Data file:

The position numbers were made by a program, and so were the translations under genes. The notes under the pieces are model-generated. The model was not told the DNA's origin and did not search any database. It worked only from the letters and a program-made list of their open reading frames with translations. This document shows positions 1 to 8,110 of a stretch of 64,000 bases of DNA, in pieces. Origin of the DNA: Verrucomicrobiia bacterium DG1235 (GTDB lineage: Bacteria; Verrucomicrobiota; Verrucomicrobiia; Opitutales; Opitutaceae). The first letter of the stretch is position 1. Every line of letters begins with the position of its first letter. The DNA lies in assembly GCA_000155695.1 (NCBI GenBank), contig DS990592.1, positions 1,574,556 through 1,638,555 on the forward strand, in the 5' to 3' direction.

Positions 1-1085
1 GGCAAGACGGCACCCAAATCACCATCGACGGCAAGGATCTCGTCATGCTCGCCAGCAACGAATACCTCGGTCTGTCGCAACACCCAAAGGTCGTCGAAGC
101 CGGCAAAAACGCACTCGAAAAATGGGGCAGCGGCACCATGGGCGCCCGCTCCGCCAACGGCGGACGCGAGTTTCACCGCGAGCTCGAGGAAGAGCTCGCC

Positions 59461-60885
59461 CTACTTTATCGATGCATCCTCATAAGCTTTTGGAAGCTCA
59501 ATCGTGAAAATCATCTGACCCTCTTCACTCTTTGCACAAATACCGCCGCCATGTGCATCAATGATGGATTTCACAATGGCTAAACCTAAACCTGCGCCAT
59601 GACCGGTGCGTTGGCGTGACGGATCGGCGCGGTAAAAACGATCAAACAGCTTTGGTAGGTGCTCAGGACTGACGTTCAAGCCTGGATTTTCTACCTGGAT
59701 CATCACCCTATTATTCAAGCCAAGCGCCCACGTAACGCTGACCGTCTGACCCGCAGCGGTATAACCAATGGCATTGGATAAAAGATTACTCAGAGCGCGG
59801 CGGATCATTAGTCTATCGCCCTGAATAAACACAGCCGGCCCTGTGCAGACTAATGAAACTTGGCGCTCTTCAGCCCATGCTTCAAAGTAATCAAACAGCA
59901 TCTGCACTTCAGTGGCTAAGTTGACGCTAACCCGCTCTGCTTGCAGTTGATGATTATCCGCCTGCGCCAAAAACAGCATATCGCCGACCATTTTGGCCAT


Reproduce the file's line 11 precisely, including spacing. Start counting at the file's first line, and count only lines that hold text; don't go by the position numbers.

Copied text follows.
59901 TCTGCACTTCAGTGGCTAAGTTGACGCTAACCCGCTCTGCTTGCAGTTGATGATTATCCGCCTGCGCCAAAAACAGCATATCGCCGACCATTTTGGCCAT